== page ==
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30

Ye weeping Loves, the stream with myrtles hide,
And break your bows, as when 'Adonis dy'd ;
And with your golden darts, now useless grown,
Infcribe a verse on this relenting tone: 26
"Let nature change, let heav'n and earth deplore,
"Fair Daphne's dead, and love is now no more!
'Tis done, and nature's various charms decay,
See gloomy clouds obfcure the chearful day!
Now hung with pearls the dropping trees appear,
Their faded honours scatter'd on her bier,
See, where on earth the flow'ry glories lie,
With her they flourish'd, and with her they die.
Ah what avail the beauties nature wore ?
Fair Daphne's dead, and beauty is no more!
For her the flocks refuse their verdant food,
The thirsty heifers fhun the gliding flood.
The filver fwans her haplefs fate bemoan,
In notes more fad than when they fing their own;
In hollow caves fweet Echo filent lies,

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Silent, or only to her name replies;

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Her name with pleasure once the taught the fhore,

Now Daphne's dead, and pleafure is no more!

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No grateful dews defcend from ev'ning fkies,

Nor morning odours from the flow'rs arife;

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VARIATIONS.

VER. 29. Originally thus in the MS.

46

No

'Tis done, and nature's chang'd fince you are gone'; Behold the clouds have put their Mourning on.

IMITATIONS.

VER. 23, 24, 25.

Inducite fontibus umbras

Et tumulum facite, et tumulo fuperaddit carmen. P.

50

No rich perfumes refresh the fruitful field,
Nor fragrant herbs their native incenfe yield.
The balmy Zephyrs, filent fince her death,
Lament the ceafing of a sweeter breath;
Th' industrious bees neglect their golden store !
Fair Daphne's dead, and sweetness is no more.!!
No more the mounting larks, while Daphne fings,
Shall lift'ning in mid air suspend their wings;
No more the birds fhall imitate her lays,

Or hufh'd with wonder, hearken from the sprays:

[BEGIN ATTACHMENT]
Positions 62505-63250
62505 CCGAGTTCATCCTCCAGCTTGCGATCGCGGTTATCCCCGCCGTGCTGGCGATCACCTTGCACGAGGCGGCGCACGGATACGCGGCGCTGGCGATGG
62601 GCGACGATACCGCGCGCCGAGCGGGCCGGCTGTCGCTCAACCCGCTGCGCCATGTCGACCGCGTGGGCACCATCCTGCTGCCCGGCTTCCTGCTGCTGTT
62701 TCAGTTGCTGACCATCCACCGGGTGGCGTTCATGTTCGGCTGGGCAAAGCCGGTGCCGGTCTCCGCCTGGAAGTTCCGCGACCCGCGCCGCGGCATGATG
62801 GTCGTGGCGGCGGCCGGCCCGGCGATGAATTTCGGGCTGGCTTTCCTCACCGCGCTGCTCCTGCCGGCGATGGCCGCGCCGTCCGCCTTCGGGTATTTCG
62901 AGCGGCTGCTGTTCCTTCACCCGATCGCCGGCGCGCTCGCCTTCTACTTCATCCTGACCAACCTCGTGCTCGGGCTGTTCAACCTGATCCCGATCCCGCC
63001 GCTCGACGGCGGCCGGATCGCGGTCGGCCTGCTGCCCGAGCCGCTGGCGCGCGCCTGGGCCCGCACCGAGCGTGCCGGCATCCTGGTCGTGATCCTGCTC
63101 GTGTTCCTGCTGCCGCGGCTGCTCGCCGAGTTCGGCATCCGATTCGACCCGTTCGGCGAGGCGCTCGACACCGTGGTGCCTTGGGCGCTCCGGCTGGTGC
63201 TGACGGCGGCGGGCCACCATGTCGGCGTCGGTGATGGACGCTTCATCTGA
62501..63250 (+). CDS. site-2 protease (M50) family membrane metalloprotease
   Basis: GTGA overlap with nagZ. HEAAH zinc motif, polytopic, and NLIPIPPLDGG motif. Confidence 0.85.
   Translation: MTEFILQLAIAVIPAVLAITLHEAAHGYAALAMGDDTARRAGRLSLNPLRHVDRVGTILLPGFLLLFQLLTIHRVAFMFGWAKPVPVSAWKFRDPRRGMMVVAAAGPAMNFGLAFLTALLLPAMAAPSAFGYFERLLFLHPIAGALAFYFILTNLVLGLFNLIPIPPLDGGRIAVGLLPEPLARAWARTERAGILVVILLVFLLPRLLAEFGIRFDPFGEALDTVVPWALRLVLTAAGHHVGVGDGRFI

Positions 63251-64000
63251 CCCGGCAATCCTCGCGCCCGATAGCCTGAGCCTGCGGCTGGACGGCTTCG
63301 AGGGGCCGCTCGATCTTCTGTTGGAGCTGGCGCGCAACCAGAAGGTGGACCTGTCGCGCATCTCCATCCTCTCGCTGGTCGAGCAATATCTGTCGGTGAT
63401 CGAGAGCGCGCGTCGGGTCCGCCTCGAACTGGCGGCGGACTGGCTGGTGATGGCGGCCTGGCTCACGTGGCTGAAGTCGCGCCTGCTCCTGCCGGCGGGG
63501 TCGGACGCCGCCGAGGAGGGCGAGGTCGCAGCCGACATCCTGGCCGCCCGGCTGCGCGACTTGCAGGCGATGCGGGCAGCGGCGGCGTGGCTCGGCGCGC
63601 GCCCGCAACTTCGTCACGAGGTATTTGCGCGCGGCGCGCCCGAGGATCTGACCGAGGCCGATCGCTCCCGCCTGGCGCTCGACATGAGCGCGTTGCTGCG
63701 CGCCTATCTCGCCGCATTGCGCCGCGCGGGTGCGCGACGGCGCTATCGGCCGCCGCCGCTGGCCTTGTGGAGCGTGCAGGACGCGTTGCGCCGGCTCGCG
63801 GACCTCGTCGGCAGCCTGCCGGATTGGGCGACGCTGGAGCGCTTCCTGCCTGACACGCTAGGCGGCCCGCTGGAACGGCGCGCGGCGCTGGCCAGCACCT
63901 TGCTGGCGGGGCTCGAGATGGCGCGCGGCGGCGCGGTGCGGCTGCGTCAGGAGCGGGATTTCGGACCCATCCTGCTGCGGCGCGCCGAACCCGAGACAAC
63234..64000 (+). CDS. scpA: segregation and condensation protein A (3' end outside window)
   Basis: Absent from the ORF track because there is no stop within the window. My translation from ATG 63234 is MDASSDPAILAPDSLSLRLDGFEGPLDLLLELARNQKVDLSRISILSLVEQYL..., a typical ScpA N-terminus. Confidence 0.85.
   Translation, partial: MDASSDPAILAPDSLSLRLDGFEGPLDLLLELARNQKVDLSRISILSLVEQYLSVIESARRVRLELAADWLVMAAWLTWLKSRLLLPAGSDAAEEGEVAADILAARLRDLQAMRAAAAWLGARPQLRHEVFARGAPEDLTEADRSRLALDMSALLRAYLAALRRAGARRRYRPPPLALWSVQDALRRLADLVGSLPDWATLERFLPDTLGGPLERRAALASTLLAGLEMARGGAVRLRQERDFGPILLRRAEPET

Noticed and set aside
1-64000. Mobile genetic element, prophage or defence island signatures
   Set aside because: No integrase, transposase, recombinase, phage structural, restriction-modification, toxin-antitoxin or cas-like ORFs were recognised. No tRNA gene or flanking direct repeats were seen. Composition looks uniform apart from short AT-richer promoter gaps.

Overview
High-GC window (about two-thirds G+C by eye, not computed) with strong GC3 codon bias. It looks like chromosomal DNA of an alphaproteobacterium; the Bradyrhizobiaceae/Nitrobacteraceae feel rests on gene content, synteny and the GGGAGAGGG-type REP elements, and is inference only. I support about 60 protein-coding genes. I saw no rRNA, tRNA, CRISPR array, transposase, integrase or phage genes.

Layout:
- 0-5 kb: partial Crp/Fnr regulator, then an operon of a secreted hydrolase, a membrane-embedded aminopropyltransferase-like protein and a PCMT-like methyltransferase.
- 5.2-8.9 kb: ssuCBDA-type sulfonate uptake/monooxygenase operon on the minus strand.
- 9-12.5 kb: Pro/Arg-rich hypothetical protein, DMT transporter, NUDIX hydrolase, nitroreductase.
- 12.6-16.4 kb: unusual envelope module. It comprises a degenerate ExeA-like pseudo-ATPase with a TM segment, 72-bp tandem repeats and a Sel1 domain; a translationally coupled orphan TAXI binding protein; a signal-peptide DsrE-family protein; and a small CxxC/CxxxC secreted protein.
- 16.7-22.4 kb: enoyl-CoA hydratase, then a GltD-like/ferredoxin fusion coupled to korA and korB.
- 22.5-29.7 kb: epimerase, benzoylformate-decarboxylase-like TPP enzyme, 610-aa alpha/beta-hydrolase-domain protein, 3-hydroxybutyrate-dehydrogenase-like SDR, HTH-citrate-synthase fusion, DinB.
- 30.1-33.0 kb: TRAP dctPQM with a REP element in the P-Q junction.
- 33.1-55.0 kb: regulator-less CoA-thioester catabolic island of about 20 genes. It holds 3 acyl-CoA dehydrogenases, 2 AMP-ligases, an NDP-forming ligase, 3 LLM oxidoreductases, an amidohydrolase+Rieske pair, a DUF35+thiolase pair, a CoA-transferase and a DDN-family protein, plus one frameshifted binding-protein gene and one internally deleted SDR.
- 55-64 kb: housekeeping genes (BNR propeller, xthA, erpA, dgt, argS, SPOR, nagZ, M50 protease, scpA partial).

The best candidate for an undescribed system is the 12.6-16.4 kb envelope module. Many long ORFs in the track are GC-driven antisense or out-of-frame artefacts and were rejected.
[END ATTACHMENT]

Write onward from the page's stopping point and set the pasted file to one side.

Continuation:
No more the streams their murmurs shall forbear,
A fweeter mufic than their own to hear,
But tell the reeds, and tell the vocal fhore,
Fair Daphne's dead, and mufic is no more!
Her fate is whifper'd by the gentle breeze,
And told in fighs to all the trembling trees;
The trembling trees, în ev'ry plain and wood,
Her fate remurmur to the filver flood;

The filver flood, so lately calm, appears

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60

65

Swell'd with new paffion, and o'erflows with tears; The winds and trees and floods her death deplore, Daphne, our grief! our glory now no more!

But fee! where Daphne wond'ring mounts on high

Above the clouds, above the starry sky!
Eternal beauties grace the fhining scene,
Fields ever fresh, and groves for ever green!
There while you reft in Amaranthine bow'rs,
Or from those meads select unfading flow'rs,

7༠

VER. 69, 70.

IMITATIONS.

miratur limen Olympi,

Behold

Sub pedibufque videt nubes et fydera Daphnis.Virg. P.

Behold us kindly, who your name implore,

Daphne, our Goddess, and our grief no more!

LYCIDAS.

33

75

80

How all things liften, while thy Muse complains! Such filence waits on Philomela's ftrains, In some still ev'ning, when the whisp'ring breeze Pants on the leaves, and dies upon the trees. To thee, bright goddefs, oft a lamb fhall bleed, If teeming ewes encrease my fleecy breed. While plants their shade, or flow'rs their odours give, Thy name, thy honour, and thy praise shall live!

THYRSIS.

But fee, Orion fheds unwholfome dews, Arife, the pines a noxious fhade diffuse; Sharp Boreas blows, and Nature feels decay, Time conquers all, and we muft Time obey.

85

Adieu,

VARIATIONS.

VER. 83. Originally thus in the MS.

While Vapours rife, and driving fnows defcend,
Thy honour, name, and praise shall never end.

VER. 81.

IMITATIONS.

illius aram

Sæpe tener noftris ab ovilibus imbuet agnus. Virg. P.

VER. 86.

folet effe gravis cantantibus umbra,

Juniperi gravis umbra.

VER. 88. Time conquers all, etc.

Virg. P.

1

Omnia vincit amor, et nos cedamus amori.

Vid. etiam Sannazarii Ecl. et Spencer's Calendar.

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90

Adieu, ye vales, ye mountains, ftreams and groves,
Adieu, ye fhepherd's rural lays and loves;
Adieu, my flocks, farewell ye fylvan crew,
Daphne, farewell, and all the world adieu,

VER. 89, etc.] Thefe four laft lines allude to the feveral fubjects of the four Paftorals, and to the several scenes of them, particularized before in each. P.

MESSI A H.

A

Sacred Eclogue,

In Imitation of

VIRGIL'S POLLIO.

D

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